Mexican culture will come to life in a colorful display of dynamic dance and music at a festival that merges budding child performers with professional adult artists.
Musicians will strum guitars, blow trumpets and bow violins in passionate melodies while dancers will perform intricate footwork in colorful skirts at the 18th Annual Mariachi and Folklorico Festival, presented by the Chandler Center for the Arts. The lively traditional music and dances of Mexico will come to the stage at 7 p.m. Sept. 30 at the arts center, 250 N. Arizona Ave.
Nonprofit organization C.A.L.L.E. de Arizona produces the annual event marking Hispanic Heritage Month. Festival director Vanessa Ramirez hopes the show will draw 1,500 people.
Dance is also a big part of the mariachi festival. About 60 child and adult dancers from four folklorico dance groups in Chandler, Queen Creek and other parts of the Valley will perform together accompanied by the mariachi groups.
“It’s a unique thing that we’re doing in the Valley,” Ramirez of Chandler said. “Each group has their own style to what they do. Every director has their own style. It definitely is a bit of a challenge, but a fun one to get all these dancers on stage and have them look as if they are one company.”
Ramirez is also owner and director of Ballet Folklorico Quetzalli-AZ, a nonprofit organization in Chandler with dancers as young as 2 years old and as old as 68. For the festival, dancers performing will range from 11 to 23 years old, she said. Usually only the teenage and adult dancers perform at the festival, but this year Ramirez is allowing the younger dancers to participate.
“They’ve been working really hard to be up to par with the more advanced dancers,” she said.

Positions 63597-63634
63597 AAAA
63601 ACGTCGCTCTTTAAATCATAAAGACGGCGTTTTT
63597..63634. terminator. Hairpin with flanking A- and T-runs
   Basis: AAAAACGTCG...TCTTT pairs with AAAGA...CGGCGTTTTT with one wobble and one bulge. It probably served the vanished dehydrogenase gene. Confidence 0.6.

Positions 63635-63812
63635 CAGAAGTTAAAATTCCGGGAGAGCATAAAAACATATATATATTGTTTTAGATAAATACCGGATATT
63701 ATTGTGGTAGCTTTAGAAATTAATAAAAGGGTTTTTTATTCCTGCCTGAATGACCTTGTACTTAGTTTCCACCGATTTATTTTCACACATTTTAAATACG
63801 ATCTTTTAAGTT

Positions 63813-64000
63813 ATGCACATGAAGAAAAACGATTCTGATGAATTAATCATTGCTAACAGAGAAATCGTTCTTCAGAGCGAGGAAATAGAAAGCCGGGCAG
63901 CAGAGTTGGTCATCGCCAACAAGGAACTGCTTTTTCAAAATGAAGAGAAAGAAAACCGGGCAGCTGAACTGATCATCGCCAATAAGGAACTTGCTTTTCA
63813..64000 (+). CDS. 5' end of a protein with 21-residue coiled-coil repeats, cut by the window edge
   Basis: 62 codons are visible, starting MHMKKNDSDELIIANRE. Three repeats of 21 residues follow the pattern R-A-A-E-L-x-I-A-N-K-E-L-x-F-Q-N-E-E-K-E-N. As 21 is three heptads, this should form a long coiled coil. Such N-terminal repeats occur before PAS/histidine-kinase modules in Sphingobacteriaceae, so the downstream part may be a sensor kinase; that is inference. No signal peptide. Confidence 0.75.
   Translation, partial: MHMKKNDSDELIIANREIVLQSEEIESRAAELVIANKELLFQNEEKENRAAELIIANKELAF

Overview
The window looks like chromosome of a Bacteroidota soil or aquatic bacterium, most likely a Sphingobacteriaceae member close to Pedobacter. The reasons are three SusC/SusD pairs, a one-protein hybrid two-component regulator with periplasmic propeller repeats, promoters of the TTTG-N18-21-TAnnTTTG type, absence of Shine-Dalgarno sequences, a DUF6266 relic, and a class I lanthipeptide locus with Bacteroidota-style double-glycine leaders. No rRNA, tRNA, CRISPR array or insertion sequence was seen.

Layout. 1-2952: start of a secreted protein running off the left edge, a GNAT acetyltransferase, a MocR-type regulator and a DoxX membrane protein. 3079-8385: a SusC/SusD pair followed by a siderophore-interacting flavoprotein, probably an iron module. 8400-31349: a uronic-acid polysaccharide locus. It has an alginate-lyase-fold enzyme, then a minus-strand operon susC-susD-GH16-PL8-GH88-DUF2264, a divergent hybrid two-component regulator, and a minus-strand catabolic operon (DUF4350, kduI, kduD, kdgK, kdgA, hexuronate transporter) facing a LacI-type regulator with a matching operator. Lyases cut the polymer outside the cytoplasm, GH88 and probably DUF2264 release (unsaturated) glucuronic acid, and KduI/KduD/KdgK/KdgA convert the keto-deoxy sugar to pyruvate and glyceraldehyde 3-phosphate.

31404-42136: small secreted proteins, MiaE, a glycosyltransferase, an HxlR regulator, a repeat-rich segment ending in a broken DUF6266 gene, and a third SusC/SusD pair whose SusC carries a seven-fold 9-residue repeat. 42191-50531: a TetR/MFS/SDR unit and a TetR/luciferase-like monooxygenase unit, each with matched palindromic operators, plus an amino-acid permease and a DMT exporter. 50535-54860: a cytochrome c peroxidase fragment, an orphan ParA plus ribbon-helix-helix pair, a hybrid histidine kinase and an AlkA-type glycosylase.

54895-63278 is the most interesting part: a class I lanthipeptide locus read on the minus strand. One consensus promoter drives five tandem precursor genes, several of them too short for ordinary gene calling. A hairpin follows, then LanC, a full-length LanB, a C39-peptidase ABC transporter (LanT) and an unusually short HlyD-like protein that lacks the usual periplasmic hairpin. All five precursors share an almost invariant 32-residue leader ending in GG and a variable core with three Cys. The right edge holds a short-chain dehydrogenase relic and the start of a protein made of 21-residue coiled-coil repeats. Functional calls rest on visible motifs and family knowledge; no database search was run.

The young dancers are excited to be part of the huge performance, and Ramirez is thrilled to work with the other dance troupes at the festival.
Primavera Folkorico Dance Company of Phoenix, Institute of Folklorico Mexicano of Queen Creek and Tradiciones Dance Company of Phoenix will perform with Ballet Folklorico Quetzalli-AZ at the festival.
Since July, the four dance groups have been rehearsing four to six hours every weekend. The joint performance has “created just an awesome unity,” Ramirez said.
“It’s amazing,” she said. “Every year it’s just growing and growing; the dancers get really excited about coming back to work on this project. With everything going on in the world right now, it’s wonderful to escape all the negativity and come see all the positive activities that our youth are doing, the way they’re all collaborating, communicating. It’s another way to be proud of their culture and share the world.”
Mariachi Garibaldi de Jaime Cuéllar, a premier mariachi ensemble based in Los Angeles headed by Grammy Award winner Jimmy “El Pollo” Cuéllar, will perform again this year. Also featured at the festival will be Mariachi Sonido de Mexico from Tucson. Youths who participate in the 2017 C.A.L.L.E. de Arizona Mariachi Music Workshops Sept. 27-29 at Hartford Sylvia Encinas Elementary School in Chandler will also perform.
Ticket sales for the festival go toward scholarships for students. C.A.L.L.E. de Arizona said it is committed to promoting the beauty, characteristics and qualities of the Mexican/Hispanic culture through various art forms.
Ramirez described folklorico as a traditional folk dance from all the states of Mexico. Mariachi songs express various themes including love, loss and patriotism. Children, teens and adults in Chandler, Mesa and Tempe through nonprofit organizations, after-school programs and Arizona State University take classes and perform throughout the year.
Chris Nguyen, a general music teacher at Hartford Sylvia Encinas Elementary School, is looking forward to the festival. He runs an after-school mariachi club for children at the Chandler school through the nonprofit Desert Sounds Performing Arts organization in Mesa.
“I feel like listening to live professional mariachi is just so beneficial,” Nguyen, of Chandler, said. “I think the more I know as a teacher the better I am as an instructor. Music is a language of the soul. Anyone can just listen to the mariachi music and as long as it’s played well, it will reach out to you.
“If a person is appreciative of other cultures and just listening to great, quality music, they’re going to get a lot out of the festival,” he added.
To learn more about the 18th Annual Mariachi and Folklorico Festival and to buy tickets, visit chandlercenter.org.